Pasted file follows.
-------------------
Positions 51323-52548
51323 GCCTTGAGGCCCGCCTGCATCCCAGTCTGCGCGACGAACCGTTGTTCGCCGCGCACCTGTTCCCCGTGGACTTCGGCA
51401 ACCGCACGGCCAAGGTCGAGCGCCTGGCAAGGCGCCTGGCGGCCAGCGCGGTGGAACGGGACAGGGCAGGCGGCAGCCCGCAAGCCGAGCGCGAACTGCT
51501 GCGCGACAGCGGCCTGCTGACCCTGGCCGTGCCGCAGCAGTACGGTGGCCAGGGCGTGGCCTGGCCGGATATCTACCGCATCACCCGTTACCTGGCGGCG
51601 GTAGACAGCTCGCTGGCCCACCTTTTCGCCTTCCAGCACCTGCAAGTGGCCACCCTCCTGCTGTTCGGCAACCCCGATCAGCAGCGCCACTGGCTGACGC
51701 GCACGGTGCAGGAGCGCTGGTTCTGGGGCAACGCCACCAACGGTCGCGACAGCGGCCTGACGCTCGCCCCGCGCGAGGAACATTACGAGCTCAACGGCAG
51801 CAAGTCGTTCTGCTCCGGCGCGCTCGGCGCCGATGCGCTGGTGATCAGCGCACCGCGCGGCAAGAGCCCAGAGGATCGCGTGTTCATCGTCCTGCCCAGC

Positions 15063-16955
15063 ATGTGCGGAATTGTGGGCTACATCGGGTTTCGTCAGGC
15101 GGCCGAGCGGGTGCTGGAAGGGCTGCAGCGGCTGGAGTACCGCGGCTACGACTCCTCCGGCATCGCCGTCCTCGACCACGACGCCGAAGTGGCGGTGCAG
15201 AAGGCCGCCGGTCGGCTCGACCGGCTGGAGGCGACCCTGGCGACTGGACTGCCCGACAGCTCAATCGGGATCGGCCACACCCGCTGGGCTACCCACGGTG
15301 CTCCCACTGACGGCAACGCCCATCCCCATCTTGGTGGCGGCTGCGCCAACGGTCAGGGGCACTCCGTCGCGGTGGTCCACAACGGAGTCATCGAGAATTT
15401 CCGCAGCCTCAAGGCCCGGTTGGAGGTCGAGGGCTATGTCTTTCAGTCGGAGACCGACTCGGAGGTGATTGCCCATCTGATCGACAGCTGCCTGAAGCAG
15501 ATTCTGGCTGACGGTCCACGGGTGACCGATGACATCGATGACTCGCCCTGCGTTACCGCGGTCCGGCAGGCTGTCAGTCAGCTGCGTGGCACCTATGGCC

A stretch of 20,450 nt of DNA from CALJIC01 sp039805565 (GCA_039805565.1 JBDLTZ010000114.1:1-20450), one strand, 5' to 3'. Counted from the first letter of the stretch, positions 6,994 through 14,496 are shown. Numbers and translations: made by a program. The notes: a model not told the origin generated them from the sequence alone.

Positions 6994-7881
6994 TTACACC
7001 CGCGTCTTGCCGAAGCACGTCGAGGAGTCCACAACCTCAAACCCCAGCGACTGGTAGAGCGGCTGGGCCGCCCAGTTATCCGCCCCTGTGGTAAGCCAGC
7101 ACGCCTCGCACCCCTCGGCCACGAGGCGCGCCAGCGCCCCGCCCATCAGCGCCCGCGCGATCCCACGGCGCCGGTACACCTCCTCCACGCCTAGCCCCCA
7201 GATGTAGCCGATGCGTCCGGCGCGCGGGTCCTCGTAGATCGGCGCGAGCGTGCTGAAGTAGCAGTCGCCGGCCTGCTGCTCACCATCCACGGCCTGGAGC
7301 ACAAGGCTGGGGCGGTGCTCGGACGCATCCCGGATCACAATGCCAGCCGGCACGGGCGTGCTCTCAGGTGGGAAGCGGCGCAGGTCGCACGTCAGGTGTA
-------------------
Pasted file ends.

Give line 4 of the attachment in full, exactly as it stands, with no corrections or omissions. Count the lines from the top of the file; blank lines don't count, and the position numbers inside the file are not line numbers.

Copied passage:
51501 GCGCGACAGCGGCCTGCTGACCCTGGCCGTGCCGCAGCAGTACGGTGGCCAGGGCGTGGCCTGGCCGGATATCTACCGCATCACCCGTTACCTGGCGGCG